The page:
Paul G. Huppertz

In the servistry, automation is transacted by the service automats, i.e. by the service-relevant technical systems, e.g. the service-relevant ICT-based systems, the service-relevant functions of which must be executed according to the service screenplay of the respective service type for instantanesously effectuating the triggered singular & unique service & reliably rendering it explicitly to the triggering service consumer.

Paul G. Huppertz

In the servistry, optimization is achieved by designing & sizing the service automats based on #1. the complete & concise service specifications of the business-relevant service types, #2. the continuous & consistent service concepts of the specified service types, #3. the sizing & managing according to the overall number of services explicitly triggered by the authorized service consumers in the realms of the commissioning service customers.

Paul G. Huppertz

In the servistry, the IT(IL) department must evolve into the accountable ICTility service provider of its enterprise ensuring that each & every explicitly triggered ICTility service is reliably rendered explicitly to the triggering service consumer in the service quality bindingly committed to the respective commissioning service customer in the business unit. - s. slide deck 'Role Changing - From CIO to CSO' - http://de.slideshare.net/PaulGHz/lecture-role-changing-from-cio-to-cso-20120524-v020100

greg schulz

Chuck I concur with your perspectives about information factories and IT/ICT.

In my last book Cloud and Virtual Data Storage Networking (CRC) I use a similar analogy. For example, in both types of factories, there are goods or services produced to a given level of service and cost point.

There are machines, equipment, tools, process, best practices, service catalogs, templates, work orders, job flows, metrics and measurements. Both also can be optimized for high utilization and delivery of common services or goods or adapt to changing demands not to mention custom or limited run factories.

Speaking of utilization, some factories focus on high productivity at low cost with low quality, while others find a balance between removing cost via less complexity, lower waste or rework and being effective.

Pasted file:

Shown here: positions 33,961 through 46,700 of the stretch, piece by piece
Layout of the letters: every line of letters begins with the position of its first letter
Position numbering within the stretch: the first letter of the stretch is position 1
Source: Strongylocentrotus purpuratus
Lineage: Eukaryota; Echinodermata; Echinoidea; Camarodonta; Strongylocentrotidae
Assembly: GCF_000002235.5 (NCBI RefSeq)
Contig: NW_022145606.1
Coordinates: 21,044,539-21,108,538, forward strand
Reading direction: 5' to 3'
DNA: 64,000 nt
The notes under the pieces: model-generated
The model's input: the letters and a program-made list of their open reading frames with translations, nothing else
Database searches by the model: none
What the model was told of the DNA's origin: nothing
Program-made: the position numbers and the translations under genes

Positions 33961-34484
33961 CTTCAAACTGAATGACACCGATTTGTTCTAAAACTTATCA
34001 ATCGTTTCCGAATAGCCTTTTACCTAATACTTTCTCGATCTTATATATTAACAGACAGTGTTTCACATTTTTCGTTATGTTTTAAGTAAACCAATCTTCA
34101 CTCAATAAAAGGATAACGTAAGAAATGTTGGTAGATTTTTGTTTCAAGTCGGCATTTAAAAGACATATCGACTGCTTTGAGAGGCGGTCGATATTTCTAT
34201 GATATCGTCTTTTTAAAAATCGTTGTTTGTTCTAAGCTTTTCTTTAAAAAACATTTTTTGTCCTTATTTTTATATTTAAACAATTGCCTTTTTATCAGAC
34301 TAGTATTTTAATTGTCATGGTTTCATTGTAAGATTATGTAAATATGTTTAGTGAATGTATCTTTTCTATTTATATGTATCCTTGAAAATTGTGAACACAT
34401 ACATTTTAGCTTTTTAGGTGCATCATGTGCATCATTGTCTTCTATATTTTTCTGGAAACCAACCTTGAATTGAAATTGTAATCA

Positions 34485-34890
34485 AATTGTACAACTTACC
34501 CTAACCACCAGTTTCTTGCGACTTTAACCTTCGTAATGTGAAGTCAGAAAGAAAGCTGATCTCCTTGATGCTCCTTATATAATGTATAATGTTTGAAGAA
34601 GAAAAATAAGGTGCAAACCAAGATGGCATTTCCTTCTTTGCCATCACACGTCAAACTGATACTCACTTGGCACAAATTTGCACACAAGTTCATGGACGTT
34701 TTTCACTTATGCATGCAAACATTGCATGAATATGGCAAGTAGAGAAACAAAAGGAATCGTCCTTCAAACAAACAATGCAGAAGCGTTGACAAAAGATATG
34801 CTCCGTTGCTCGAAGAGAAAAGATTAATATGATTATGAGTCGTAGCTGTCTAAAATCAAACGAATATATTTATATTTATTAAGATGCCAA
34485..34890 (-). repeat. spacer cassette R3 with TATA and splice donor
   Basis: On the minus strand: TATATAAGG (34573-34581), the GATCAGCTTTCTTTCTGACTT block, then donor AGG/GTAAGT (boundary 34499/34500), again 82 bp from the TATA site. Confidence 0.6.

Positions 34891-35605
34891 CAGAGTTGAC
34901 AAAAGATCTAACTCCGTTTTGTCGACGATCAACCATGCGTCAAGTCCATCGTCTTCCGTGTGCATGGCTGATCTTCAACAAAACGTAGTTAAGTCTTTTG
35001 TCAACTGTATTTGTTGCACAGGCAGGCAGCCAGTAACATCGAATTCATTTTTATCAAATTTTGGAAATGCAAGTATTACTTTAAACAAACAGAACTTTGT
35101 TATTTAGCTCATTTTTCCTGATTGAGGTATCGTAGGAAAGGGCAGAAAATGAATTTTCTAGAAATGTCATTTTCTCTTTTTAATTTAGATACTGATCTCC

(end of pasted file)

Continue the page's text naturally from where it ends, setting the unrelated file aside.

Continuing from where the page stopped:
Sound familiar?

You can read more here (free chapter download)
http://storageio.com/DownloadItems/CVDSN_Chapter1.pdf

Along with more material here:
http://storageio.com/downloads.html

Oh for those who feel that a free chapter may not be worth it if it free, then you can buy a full copy here: http://astore.amazon.com/serandsto-20 ;)

Hope all is well, cheers

gs @storageio

Man of Few Words

Chuck, my key takeaway from this is "agility matters." That is one of the drivers behind the software-defined data center, and a major reason why VMAX SP makes sense for so many companies.

(Disclosure: EMC employee here.)

The comments to this entry are closed.

Chuck Hollis


  • Chuck Hollis
    SVP, Oracle Converged Infrastructure Systems
    @chuckhollis

    Chuck now works for Oracle, and is now deeply embroiled in IT infrastructure.

    Previously, he was with VMware for 2 years, and EMC for 18 years before that, most of them great.

    He enjoys speaking to customer and industry audiences about a variety of technology topics, and -- of course -- enjoys blogging.

    Chuck lives in Vero Beach, FL with his wife and four dogs when he's not traveling. In his spare time, Chuck is working on his second career as an aging rock musician.

    Warning: do not ever buy him a drink when there is a piano nearby.

    Note: these are my personal views, and aren't reviewed or approved by my employer.